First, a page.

Saturday, November 2, 2013

Sweet Sacrifice: Words of Encouragement for Struggling Writers - One Sentence at a Time

The following is a chapter of a work in progress titled Sweet Sacrifice: Words of Encouragement for Struggling Writers. Every so often I’ll publish a new chapter on this blog until the entire book is complete. If you have any comments, please leave them below and I’ll do my best to answer them promptly. Enjoy!

One Sentence At A Time

The sentence—it’s the most basic unit of writing, but many of us struggle to put down a few, let alone a single word each day. If you can compose a sentence, even to the tune of one per day, you will eventually finish an entire book. It’s a mathematical certainty, even if an author doesn’t have an inkling about plot, characterization, mood, setting, thematic elements or even the genre that they’re writing in. Books are realized by those brave, few souls who are willing to commit one sentence after the other until they reach the end. It’s really that simple.

A sentence can be big or small, and doesn’t have to conform to a predetermined length. It can be composed of a single word or ramble on into infinity—whatever works! Vary them accordingly.

All it takes to start moving is a few, simple words. By focusing on the sentence at hand, you can make an immediate impact on your work. Perhaps you don’t know what you’re writing yet. In the strange phenomenon that is writing, after one writes for a while, the greater point that they’re trying to convey suddenly appears in their head. They don’t need to know where they’re going, only that they are moving forward—at least, that’s how it works for me. Words are not necessarily wasted. If you hadn’t been writing, you wouldn’t have found what you were looking for.

Or perhaps you’re one of those master plotters who have everything worked out beforehand. One day, you may come to a point where you find it hard to juggle all the details to make the words come out just right.

Relax. Take a step back. And simplify.

And if you find yourself rereading the same sentence over and over again, and your productivity has been reduced to a feeble crawl, perhaps you’re trying to do too much. Put your work aside and concentrate on the next few words. Try not to worry about it; just get it out. Then the next. Keep going till that mental block you hurdled is far behind in your rearview mirror.

If you think too much about what you’re going to do before you do it, you can easily defeat yourself. Perhaps you want to write 10,000 words today, or (gasp) even more. Worrying about it won’t get words onto paper. The more you ponder the mountain that you must climb, the less inclined you will be to scale it.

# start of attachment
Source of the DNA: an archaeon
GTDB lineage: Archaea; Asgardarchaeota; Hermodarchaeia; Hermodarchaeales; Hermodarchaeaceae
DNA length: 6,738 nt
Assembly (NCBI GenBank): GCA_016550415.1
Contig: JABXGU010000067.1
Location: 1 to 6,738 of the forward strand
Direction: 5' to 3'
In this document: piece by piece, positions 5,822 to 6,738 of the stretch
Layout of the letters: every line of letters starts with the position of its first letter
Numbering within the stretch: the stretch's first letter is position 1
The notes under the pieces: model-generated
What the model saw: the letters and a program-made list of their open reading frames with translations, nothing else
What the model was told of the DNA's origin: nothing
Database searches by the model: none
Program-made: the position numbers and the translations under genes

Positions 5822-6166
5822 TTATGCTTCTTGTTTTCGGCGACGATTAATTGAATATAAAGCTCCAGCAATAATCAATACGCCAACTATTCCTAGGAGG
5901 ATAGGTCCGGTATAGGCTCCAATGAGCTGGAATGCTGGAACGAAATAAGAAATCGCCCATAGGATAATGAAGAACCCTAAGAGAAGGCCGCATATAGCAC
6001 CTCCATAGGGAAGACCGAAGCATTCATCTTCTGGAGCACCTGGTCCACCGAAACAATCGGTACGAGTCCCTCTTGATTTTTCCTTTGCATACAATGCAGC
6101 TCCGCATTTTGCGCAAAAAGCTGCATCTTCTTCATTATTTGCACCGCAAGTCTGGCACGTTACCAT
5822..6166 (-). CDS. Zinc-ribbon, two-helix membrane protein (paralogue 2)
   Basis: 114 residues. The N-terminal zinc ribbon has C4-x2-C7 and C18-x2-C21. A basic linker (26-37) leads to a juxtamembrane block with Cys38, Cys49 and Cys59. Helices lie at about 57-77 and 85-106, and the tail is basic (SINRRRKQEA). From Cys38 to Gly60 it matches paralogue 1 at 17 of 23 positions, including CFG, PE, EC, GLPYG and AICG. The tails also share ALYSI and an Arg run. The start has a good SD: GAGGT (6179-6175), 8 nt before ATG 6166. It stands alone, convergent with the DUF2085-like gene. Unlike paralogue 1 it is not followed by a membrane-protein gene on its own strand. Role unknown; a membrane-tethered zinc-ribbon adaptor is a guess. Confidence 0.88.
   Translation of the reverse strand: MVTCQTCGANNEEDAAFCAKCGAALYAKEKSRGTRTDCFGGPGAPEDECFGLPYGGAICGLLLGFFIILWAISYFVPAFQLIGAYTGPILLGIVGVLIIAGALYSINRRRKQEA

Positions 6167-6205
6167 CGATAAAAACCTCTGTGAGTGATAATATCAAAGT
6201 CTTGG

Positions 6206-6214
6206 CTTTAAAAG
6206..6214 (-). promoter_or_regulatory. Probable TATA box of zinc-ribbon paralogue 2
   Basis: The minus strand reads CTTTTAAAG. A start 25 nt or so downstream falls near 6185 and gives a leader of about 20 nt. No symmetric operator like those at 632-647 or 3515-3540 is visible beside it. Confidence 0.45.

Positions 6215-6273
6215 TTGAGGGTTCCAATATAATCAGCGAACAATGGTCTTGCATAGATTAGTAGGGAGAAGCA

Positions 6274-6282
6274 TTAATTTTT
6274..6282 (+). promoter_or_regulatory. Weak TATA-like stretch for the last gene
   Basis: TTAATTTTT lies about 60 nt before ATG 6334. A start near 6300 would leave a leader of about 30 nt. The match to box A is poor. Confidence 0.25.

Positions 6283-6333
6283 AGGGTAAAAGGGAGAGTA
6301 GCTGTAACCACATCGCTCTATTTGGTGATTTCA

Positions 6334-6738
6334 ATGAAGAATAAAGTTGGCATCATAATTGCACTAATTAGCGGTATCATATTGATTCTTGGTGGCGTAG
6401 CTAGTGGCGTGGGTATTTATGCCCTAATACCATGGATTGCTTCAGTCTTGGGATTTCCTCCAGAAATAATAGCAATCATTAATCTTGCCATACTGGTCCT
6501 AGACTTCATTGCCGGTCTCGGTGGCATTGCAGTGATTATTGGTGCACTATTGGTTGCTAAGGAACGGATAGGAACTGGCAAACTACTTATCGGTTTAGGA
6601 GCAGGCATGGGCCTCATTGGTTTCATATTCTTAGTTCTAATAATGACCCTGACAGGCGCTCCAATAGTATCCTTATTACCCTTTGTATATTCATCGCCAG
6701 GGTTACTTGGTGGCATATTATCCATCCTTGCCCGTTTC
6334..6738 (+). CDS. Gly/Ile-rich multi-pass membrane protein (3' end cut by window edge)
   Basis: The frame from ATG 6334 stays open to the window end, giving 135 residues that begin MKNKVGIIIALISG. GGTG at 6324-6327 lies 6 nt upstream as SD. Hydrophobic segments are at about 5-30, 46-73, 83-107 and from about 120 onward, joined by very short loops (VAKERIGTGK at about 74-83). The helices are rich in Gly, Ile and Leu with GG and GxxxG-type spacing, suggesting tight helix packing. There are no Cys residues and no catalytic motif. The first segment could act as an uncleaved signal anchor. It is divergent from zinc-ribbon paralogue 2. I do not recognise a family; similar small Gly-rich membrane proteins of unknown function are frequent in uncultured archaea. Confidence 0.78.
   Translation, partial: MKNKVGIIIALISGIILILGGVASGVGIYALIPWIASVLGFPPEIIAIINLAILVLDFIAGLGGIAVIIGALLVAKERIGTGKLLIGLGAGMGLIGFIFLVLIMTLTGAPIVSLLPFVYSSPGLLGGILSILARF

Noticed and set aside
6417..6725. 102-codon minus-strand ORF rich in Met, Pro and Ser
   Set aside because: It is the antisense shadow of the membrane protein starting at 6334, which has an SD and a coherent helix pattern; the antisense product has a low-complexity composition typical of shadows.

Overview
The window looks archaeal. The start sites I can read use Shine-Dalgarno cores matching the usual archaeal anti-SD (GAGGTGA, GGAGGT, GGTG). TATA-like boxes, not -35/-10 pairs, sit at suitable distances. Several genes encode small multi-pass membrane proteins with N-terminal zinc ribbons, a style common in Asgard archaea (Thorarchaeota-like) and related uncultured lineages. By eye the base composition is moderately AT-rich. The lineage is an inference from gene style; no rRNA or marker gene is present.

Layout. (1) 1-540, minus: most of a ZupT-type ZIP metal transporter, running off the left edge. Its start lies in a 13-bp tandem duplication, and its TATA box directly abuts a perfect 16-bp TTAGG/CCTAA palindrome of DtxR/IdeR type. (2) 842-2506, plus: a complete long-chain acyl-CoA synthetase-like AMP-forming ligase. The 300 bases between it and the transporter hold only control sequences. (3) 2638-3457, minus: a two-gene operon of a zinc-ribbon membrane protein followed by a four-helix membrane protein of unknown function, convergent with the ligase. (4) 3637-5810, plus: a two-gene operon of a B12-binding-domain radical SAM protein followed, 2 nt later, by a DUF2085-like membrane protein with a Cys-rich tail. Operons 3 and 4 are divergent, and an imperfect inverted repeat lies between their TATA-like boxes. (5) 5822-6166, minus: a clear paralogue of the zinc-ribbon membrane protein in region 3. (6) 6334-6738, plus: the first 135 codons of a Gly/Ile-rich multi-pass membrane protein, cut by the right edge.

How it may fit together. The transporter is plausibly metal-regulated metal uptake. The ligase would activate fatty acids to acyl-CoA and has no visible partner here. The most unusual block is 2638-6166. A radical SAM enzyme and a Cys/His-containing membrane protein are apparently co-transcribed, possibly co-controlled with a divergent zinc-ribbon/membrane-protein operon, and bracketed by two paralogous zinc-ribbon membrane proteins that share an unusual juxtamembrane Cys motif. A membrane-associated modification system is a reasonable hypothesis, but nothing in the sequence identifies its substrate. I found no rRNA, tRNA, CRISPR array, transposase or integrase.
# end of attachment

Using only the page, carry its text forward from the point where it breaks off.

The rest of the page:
Baby steps first, my ambitious friend. Just a little at a time is all you need to worry about. One sentence at a time.

Is it finally sinking in? Once you’re in motion, stay in motion. With a little practice, it will become apparent how much your brain can handle at one time. Perhaps you cannot hold an entire sentence in your head at once. I find myself putting down the first half of a sentence and figuring out the rest as I go along. This is normal, and you will be able to handle more as you get more comfortable.

Or perhaps you have another dilemma—perhaps your brain can hold multiple sentences before getting them out. I bow to your genius, master author.

Hopefully you’re a fast typist, for with that talent I’d imagine that there is a tendency to revise your thoughts before getting them down. If you can do this at high speeds, so much the better for you. But if you encounter frequent conflicts and are experiencing waning productivity, take it down a notch. This is a writing process after all, not an editing process.

Give yourself some space to actually compose. Don’t over-think the process. Let it all out.

This reminds me of something my instructor said at a beginner art class years back. First, we were shown children’s drawings of trees and houses and flowers lining the walkway. I’m sure you’ve seen these before and probably scribbled down quite a few in your time. While crude, an undeniable energy radiated from each of the drawings. Trees weren’t merely trees but prickly, multi-armed giants with green mounds of cotton candy for hair. The smiles were big and colors plentiful—masterpieces in their own messy right.

Then we were shown the adult drawings of the same house and field and they were mere shells of the former works. Lines were tight and measured, detailing the edges of what was meant to be described. The flair of life was missing, replaced by hesitation and fear of getting a single line wrong.

This comparison also pertains to writing. Do you want to be that writer who merely sketches around the edges? Or do you mind getting a little messy from time to time and digging to the core of what you’re after? Instead of trying to write perfectly from the outset, hit your mark. You can always clean it up later, and striking the right cord is better than dancing around it.

If you’re comfortable with the way you write, there isn’t any reason to fix it. There are thousands of ways to write a book, and one isn’t necessarily more correct than another. It all depends on you.

But if your current process causes you grief from time to time, consider dialing it back to something more manageable. For this exercise, be supremely focused on the sentence coming out of you. Block out all distractions and any pressure that you’ve placed upon yourself. Do more with less. As long as it helps get you moving, that’s all that matters. Choose to be productive, one sentence at a time.

This is your time. Enjoy it. Unload the burden and allow yourself to embody the title that you hold dear, for today you are a writer!

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